Marriott Edgar came from Scotland. He wrote quite a number of monologues for performance by Stanley Holloway. In fact, he wrote more of Holloway's monologues than Holloway did. (Holloway was renowned for his recordings of dramatic and comic monologues, and had a lengthy career as an actor as well - his most memorable role was as Alfred Dolittle in My Fair Lady.) The name of the lion (Wallace) is a reference to his illegitimate half-brother, Edgar Wallace, and has nothing to do with Wallis Simpson (a common misconception).
Although written as a performance piece, it counts as a poem as it's written in rhyme (and, more specifically, using a Northern English accent).
The Lion and Albert
by Marriott Edgar
There's a famous seaside place called Blackpool,
That's noted for fresh-air and fun,
And Mr and Mrs Ramsbottom
Went there with young Albert, their son.
A grand little lad was their Albert
All dressed in his best; quite a swell
'E'd a stick with an 'orse's 'ead 'andle
The finest that Woolworth's could sell.
They didn't think much to the ocean
The waves, they was fiddlin' and small
There was no wrecks... nobody drownded
'Fact, nothing to laugh at, at all.
So, seeking for further amusement
They paid and went into the zoo
Where they'd lions and tigers and cam-els
And old ale and sandwiches too.
There were one great big lion called Wallace
His nose were all covered with scars
He lay in a som-no-lent posture
With the side of his face to the bars.
Now Albert had heard about lions
How they were ferocious and wild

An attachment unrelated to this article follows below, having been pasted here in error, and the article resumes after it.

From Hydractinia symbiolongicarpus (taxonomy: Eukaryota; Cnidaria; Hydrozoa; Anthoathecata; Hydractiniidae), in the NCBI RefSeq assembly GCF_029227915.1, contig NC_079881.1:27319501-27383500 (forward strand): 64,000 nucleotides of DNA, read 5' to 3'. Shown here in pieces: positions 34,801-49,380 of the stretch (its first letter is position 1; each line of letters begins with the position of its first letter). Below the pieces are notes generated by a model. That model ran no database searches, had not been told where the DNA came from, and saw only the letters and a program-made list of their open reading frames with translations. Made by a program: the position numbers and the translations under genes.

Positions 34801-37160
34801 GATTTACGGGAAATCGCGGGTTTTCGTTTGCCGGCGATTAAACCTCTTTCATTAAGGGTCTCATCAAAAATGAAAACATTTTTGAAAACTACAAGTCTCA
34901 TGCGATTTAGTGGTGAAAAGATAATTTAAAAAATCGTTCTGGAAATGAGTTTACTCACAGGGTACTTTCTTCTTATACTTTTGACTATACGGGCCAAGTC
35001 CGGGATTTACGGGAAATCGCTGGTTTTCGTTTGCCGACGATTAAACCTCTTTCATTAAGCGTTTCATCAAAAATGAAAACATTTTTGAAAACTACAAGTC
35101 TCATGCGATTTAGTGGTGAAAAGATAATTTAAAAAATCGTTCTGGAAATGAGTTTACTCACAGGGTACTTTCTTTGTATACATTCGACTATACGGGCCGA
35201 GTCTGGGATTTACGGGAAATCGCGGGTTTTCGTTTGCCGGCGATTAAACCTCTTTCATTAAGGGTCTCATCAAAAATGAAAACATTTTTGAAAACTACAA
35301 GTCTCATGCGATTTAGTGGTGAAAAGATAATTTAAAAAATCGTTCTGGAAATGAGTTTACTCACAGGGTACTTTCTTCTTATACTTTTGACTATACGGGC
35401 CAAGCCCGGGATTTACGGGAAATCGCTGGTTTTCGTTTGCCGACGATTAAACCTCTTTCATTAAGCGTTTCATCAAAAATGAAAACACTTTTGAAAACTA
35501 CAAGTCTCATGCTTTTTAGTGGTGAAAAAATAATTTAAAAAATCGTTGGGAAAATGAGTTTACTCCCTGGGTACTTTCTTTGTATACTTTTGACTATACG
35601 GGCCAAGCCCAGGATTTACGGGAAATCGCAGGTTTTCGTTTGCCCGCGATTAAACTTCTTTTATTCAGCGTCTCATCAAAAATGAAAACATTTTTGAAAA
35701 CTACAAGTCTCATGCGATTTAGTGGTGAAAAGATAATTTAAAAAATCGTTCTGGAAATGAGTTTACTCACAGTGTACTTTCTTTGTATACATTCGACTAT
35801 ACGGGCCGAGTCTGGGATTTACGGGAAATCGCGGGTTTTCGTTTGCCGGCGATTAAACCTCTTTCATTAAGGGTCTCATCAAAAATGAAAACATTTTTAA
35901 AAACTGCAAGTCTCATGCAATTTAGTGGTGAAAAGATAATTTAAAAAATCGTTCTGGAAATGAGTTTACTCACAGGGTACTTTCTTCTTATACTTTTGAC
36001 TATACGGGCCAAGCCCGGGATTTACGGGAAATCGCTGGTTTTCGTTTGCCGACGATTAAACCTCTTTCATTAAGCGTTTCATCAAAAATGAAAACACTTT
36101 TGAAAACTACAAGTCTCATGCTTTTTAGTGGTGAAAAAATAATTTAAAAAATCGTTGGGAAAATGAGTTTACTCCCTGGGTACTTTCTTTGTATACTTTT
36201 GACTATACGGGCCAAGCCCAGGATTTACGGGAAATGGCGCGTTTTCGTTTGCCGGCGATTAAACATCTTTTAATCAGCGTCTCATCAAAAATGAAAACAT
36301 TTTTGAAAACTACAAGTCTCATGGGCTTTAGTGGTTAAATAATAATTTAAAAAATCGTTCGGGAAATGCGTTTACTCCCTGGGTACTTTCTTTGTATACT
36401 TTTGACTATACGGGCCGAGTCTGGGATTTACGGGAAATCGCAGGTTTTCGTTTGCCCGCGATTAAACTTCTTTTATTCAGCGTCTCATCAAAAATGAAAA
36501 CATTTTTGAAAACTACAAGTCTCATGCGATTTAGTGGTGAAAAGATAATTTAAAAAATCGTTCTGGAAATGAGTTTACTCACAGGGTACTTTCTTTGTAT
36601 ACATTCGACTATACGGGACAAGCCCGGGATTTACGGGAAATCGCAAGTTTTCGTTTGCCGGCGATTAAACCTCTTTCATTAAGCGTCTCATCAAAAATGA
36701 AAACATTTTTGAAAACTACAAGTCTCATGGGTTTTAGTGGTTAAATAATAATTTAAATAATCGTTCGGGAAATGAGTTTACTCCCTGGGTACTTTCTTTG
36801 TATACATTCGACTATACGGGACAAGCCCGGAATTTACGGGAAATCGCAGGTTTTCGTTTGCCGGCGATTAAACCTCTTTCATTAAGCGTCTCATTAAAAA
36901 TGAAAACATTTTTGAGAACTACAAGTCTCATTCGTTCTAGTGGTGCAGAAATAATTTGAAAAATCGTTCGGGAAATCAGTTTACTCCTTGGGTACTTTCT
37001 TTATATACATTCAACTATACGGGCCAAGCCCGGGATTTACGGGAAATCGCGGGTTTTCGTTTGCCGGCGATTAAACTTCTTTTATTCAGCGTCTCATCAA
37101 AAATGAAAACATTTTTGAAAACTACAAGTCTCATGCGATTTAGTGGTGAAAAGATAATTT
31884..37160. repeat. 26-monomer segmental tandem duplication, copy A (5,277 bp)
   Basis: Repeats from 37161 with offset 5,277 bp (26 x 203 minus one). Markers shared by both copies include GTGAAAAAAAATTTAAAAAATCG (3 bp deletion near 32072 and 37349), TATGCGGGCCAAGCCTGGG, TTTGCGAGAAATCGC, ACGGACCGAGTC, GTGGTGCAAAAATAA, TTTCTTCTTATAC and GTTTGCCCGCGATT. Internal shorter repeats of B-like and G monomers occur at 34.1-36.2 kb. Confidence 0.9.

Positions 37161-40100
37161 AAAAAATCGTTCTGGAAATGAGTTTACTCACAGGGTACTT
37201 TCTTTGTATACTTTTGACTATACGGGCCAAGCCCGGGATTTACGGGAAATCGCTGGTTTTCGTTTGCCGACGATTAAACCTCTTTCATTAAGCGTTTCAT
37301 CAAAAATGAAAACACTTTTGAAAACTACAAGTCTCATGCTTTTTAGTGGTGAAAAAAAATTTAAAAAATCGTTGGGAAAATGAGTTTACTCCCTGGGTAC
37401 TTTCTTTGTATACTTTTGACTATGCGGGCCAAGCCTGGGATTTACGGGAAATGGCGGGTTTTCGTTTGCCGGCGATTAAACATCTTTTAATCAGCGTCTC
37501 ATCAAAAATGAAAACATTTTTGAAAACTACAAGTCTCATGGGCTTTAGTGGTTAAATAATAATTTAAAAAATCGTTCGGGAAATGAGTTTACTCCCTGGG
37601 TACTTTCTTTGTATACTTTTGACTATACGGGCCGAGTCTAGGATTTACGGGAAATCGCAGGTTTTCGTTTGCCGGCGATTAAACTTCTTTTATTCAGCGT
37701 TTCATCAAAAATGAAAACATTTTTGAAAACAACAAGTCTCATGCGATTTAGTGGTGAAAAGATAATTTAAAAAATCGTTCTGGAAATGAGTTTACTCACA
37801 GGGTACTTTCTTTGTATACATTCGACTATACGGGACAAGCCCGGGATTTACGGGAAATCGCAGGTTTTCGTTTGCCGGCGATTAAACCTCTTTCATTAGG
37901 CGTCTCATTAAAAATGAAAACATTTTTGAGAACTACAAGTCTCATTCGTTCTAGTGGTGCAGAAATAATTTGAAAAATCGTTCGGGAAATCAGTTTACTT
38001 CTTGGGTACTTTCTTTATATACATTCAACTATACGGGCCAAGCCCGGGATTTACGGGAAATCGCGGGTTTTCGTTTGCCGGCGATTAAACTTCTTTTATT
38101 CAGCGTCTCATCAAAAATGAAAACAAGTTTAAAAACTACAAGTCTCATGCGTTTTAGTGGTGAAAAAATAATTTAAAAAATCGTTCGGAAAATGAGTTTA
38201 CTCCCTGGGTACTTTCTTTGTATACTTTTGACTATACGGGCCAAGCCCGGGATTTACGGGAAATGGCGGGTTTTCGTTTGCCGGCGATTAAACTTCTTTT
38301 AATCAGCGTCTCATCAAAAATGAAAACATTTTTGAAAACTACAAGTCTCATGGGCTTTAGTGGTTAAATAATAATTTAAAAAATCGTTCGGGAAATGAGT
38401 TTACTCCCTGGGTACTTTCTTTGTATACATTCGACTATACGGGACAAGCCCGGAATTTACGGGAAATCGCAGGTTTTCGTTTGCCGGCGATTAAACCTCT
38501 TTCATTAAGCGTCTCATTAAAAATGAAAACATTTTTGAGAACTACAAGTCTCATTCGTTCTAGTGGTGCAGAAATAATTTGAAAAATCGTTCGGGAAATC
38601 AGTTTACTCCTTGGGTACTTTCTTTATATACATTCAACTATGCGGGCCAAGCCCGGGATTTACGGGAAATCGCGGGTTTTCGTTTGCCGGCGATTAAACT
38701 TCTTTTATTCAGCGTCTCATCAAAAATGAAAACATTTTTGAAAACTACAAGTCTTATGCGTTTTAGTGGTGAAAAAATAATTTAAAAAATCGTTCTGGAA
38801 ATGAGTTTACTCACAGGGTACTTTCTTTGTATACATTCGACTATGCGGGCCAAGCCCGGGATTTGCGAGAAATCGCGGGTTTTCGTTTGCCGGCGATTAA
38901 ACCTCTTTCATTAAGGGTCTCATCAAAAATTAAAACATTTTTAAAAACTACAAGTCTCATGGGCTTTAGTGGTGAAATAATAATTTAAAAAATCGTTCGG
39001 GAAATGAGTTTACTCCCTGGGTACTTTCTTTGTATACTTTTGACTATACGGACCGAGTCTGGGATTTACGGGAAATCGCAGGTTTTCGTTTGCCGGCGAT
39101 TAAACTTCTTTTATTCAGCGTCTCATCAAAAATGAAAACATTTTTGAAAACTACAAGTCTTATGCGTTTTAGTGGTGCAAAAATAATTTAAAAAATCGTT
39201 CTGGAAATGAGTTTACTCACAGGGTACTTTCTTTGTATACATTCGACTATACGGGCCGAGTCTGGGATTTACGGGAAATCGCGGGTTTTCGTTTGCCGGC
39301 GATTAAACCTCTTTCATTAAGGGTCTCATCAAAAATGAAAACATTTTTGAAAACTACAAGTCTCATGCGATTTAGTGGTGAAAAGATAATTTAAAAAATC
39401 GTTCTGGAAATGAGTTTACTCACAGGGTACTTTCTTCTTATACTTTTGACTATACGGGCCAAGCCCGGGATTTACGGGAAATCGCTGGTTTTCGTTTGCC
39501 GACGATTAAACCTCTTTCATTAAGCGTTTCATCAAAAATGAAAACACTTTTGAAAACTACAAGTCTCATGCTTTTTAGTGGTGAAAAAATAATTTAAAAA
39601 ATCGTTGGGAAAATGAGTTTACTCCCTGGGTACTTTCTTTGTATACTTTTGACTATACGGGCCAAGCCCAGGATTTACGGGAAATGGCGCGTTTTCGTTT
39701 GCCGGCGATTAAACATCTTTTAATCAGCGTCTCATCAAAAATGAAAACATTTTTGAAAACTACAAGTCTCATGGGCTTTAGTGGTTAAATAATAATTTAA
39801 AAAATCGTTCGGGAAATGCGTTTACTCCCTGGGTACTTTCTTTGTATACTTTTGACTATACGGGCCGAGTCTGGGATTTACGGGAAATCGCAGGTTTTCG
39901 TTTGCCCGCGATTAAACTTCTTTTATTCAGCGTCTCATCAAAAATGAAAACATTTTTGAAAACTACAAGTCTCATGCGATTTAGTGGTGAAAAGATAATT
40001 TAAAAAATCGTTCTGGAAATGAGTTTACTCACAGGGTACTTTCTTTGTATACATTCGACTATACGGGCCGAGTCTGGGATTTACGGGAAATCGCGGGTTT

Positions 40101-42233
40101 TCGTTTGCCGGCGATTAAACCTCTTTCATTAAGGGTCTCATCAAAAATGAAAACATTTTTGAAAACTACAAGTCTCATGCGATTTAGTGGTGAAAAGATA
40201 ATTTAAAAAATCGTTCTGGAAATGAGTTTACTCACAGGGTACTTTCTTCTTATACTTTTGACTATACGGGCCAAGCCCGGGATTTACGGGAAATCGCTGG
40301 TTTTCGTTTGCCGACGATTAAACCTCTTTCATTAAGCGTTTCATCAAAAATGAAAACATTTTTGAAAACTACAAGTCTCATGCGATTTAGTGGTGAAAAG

And to see Wallace lying so peaceful
Well... it didn't seem right to the child.
So straight 'way the brave little feller
Not showing a morsel of fear
Took 'is stick with the'orse's 'ead 'andle
And pushed it in Wallace's ear!
You could see that the lion didn't like it
For giving a kind of a roll
He pulled Albert inside the cage with 'im
And swallowed the little lad... whole!
Then Pa, who had seen the occurrence
And didn't know what to do next
Said, "Mother! Yon lions 'et Albert"
And Mother said "Eeh, I am vexed!"
So Mr and Mrs Ramsbottom
Quite rightly, when all's said and done
Complained to the Animal Keeper
That the lion had eaten their son.
The keeper was quite nice about it
He said, "What a nasty mishap
Are you sure that it's your lad he's eaten?"
Pa said, "Am I sure? There's his cap!"
So the manager had to be sent for
He came and he said, "What's to do?"
Pa said, "Yon lion's 'eaten our Albert
And 'im in his Sunday clothes, too."
Then Mother said, "Right's right, young feller
I think it's a shame and a sin
For a lion to go and eat Albert
And after we've paid to come in!"
The manager wanted no trouble
He took out his purse right away
And said, "How much to settle the matter?"
And Pa said "What do you usually pay?"
But Mother had turned a bit awkward
When she thought where her Albert had gone
She said, "No! someone's got to be summonsed"
So that were decided upon.
Round they went to the Police Station
In front of a Magistrate chap
They told 'im what happened to Albert
And proved it by showing his cap.
The Magistrate gave his o-pinion
That no-one was really to blame
He said that he hoped the Ramsbottoms
Would have further sons to their name.
At that Mother got proper blazing
"And thank you, sir, kindly," said she
"What waste all our lives raising children
To feed ruddy lions? Not me!"
You can watch a fine gentleman performing the piece at YouTube (where you can also find a recording of Stanley Holloway's recitation accompanied by a few photographic stills). Here is Eric Storm with a bang-up performance of this monologue/poem (written, appropriately, in ballad form):